Are Women Doctors Contributing to a Doctor Shortage?

About 30 percent of doctors in the United States are female, and women received 48 percent of the medical degrees awarded in 2010. But their productivity doesn’t match that of men […] even full-time female doctors reported working on average 4.5 fewer hours each week and seeing fewer patients than their male colleagues […] 71 percent of female pediatricians take extended leave at some point—five times higher than the percentage for male pediatricians […] This gap is especially problematic because women are more likely to go into primary care fields—where the doctor shortage is most pronounced—than men are. Today 53 percent of family practice residents, 63 percent of pediatric residents and nearly 80 percent of obstetrics and gynecology residents are female.

Full article on the correlation between women doctors and the doctor shortage.

Comments (6)

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  1. Simon says:

    The author states…”It’s fair to ask them — women especially — to consider the conflicting demands that medicine and parenthood make before they accept (and deny to others) sought-after positions in medical school and residency.”

    It might be fair, but I am pretty sure that is currently illegal.

  2. Devon Herrick says:

    Recently there was an article in the journal Health Affairs about how female physicians are trailing their male counterparts in earnings. Part of the reason is that increasingly female doctors are picking specialties with a better work/life balance and don’t particularly want to spend 60 hours per week at the office (this trend is also true of men).

    In the Wall Street Journal Health Blog, one doctor made the comment that male doctors from years past might have had a stay-at-home “doctors” wife (presumably spending lots of money). In the age of two-income families, both male and female doctors are increasingly cutting back and demanding some balance to their lives.

  3. Bruce says:

    These are intersting points to consider — especialy before we do something like increasing the subsidies for medical students, making their entire medical education thing free, for example.

  4. Brian Williams. says:

    What about allowing more student slots in medical colleges? That might help solve the doctor shortage.

  5. Chris says:

    Wow, that woman is off her rocker. This kind of attitude is scary, she is just one manifesto away from saying that the government should force Doctors to work full time. I don’t need to be a psychic to tell you that I’m pretty sure on which side of the political divide she falls on. Why is it, any government healthcare monopoly, always boils down to the use of force against Doctors. Forced acceptance or enrollment in the government programs, forced to live in certain locations or practice certain specialties. As Ayn Rand would say, it boils down to the proverbial point of a gun. Education is also important to our country, right? Why don’t we make teachers work year round? Can you imagine the riots.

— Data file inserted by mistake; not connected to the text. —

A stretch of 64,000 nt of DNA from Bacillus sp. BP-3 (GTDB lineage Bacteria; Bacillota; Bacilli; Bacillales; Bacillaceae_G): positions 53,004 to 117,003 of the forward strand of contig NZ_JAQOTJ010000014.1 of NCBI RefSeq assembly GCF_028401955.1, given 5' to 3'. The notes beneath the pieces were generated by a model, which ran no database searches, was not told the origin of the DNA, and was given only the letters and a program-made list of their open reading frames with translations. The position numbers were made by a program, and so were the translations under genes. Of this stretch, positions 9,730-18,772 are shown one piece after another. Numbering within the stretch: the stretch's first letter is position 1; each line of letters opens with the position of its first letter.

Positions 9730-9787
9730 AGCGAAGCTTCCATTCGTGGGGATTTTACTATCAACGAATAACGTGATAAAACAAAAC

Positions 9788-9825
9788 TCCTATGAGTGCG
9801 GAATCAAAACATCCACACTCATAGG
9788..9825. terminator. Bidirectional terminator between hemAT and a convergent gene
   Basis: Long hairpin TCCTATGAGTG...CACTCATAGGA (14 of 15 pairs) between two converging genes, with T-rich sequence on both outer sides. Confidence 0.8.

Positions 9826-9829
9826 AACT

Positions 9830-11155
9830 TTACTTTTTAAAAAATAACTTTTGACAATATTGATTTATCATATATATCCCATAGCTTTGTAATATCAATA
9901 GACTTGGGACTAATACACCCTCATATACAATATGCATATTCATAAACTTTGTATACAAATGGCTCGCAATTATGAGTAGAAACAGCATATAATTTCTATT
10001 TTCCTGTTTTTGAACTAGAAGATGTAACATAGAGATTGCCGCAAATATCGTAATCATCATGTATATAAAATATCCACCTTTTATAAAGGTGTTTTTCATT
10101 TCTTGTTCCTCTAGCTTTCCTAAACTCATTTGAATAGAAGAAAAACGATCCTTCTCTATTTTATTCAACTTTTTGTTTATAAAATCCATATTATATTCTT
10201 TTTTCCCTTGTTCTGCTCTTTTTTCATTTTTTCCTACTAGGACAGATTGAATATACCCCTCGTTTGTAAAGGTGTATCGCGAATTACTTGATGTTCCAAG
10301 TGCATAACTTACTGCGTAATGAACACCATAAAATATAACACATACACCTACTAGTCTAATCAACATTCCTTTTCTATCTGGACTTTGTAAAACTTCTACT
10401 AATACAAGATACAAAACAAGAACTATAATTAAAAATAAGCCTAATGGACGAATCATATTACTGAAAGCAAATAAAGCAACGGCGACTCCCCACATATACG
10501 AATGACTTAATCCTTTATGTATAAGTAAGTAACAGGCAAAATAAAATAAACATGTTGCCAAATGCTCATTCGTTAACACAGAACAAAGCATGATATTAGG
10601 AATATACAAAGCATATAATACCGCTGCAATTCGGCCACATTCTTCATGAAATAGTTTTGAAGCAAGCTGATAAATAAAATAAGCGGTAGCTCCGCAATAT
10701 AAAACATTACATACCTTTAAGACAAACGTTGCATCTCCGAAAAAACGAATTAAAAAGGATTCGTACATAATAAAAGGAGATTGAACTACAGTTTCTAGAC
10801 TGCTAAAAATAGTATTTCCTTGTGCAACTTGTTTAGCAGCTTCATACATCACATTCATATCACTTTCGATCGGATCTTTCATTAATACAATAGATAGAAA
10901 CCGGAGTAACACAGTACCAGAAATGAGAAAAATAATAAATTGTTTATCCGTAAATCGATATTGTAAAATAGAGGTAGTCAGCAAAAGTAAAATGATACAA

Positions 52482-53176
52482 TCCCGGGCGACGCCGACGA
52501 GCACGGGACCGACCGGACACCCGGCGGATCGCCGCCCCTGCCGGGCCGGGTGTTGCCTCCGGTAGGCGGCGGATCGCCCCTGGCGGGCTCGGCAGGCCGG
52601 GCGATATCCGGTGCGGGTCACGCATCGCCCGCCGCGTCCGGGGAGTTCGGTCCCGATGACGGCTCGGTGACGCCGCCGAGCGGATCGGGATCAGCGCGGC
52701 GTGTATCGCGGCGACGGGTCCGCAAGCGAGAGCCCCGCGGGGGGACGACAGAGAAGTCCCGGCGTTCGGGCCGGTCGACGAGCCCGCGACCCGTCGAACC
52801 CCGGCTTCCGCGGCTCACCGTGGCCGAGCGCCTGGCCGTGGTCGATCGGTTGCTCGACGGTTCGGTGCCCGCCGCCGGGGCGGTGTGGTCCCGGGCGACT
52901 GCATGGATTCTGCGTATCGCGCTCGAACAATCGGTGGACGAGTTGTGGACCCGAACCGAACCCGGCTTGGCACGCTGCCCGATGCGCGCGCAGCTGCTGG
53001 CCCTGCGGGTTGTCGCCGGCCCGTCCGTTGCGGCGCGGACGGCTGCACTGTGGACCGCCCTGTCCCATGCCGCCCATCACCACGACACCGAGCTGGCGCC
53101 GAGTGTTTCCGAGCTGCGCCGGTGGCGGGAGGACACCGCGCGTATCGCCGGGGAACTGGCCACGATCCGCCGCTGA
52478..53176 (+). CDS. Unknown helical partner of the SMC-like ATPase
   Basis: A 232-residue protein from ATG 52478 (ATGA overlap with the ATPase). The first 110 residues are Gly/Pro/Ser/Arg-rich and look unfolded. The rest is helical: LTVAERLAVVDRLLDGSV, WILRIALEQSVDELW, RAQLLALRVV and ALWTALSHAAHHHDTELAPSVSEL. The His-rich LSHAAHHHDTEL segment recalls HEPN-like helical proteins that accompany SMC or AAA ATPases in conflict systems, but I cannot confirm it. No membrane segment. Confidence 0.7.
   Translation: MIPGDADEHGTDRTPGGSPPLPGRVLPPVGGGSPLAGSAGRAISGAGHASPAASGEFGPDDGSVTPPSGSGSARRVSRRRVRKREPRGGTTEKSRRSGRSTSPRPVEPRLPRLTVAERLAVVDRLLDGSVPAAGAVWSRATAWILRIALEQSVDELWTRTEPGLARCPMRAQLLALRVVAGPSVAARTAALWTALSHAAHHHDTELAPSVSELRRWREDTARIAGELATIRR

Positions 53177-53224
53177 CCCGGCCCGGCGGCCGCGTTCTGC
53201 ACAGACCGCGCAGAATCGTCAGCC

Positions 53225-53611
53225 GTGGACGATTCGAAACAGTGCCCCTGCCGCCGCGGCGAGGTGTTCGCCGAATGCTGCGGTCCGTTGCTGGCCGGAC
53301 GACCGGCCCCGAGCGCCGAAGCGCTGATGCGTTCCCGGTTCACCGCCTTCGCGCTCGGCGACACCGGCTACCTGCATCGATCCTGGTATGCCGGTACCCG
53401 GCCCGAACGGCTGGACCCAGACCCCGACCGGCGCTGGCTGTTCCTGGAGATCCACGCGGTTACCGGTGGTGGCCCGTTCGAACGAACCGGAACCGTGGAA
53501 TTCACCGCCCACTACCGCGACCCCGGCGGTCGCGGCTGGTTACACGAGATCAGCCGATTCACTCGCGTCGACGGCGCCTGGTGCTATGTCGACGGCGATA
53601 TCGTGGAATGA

Maybe I take this personally, I just paid for my wife to go through medical school, and now she is in residency (making very little), and when she is done, guess what, she plans to work mostly part time. As is her right (for now).

    The author seems to portray medical school as a gift, taxpayer supported, that is BS. Many graduate programs are taxpayer supported. If you can get into a PhD program in physics or sociology or music, you won’t be paying much tuition. Law school and medical school though, you will. Because they know your job, post graduation, will be enough to pay back the debt they can charge you full price. It isn’t subsidized by tax payers like ungraduate liberal arts degrees at a state school are. For that matter, if you’re going to follow this authoritarian logic, why not punish doctors (or any profession) who attend a state school, but then move to another state to work after graduation? The taxpayers of the state they went to school got screwed! Should we act like the NLRB to Boeing and forbid people from moving. Not to mention, what about private medical schools?

    The author also acts like a residency is a gift. Without residents many hospitals would cease to function. They’re getting paid roughly the equivalent of $12 an hour to do all the grunt work, be on call, work overnight, really long shifts. It isn’t as if they are merely shadowing an attending all day. They’re seeing patients, independently, writing orders, prescriptions. It is a gift to the hospital that a graduate of medical school is willing to work seeing patients for $12 an hour. It is not a gift to the resident.

    Also, let us not forget medical school is not 4 years of really expensive classroom work. It is 2 years of class work, then 2 years of hospital rotations, where you’re paying… $30,000 a year to work for a hospital. They don’t pay you, you pay them and put in 80-90 hour weeks. Granted, at this point, you are more or less shadowing, but you’re still able to do small tasks, fetch things, paperwork, etc, and you’re free labor. A slow student can slow a doctor down, I know, but they are paying $30,000 to be there.

    A doctor is not a second class citizen with limited rights and choices. They have the right to work part time, and they also have the right to not work at all if they don’t want to. No one, no one, is entitled to the fruits of another’s labors unless those fruits are willingly given.

  6. Silvia says:

    Great comment Chris !!!